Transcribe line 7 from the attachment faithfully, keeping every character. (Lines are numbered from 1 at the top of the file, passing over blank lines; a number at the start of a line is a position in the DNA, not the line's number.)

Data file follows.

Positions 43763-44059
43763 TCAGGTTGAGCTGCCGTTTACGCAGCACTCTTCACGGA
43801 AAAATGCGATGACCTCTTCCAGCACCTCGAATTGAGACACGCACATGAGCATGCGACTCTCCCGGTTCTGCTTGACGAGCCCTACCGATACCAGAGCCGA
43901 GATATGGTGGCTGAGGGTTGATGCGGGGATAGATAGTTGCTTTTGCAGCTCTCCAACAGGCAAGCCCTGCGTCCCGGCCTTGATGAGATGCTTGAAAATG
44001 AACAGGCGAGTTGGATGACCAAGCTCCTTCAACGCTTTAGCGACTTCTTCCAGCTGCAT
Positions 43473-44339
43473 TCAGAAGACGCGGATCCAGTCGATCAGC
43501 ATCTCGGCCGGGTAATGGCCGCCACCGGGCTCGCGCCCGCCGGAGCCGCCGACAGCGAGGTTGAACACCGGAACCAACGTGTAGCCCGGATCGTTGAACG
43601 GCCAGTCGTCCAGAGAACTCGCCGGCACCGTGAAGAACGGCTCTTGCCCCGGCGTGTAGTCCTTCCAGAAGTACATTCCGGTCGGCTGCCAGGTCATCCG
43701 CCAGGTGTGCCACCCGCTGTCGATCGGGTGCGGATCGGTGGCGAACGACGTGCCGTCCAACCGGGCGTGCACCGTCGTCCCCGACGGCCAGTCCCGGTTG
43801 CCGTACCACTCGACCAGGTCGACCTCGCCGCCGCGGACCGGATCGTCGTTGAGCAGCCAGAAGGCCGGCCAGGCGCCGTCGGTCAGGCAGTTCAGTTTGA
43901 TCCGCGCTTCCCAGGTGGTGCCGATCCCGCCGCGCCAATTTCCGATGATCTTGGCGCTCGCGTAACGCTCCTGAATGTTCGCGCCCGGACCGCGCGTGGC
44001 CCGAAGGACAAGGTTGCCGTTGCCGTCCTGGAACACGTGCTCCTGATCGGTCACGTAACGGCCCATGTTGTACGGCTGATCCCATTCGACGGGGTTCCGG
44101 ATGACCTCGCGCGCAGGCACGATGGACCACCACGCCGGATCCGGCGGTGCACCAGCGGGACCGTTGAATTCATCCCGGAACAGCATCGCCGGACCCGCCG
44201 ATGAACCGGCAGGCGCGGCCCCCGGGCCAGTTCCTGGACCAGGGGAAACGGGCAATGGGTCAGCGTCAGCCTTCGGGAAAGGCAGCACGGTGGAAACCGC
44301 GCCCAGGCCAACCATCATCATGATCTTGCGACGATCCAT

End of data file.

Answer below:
43473 TCAGAAGACGCGGATCCAGTCGATCAGC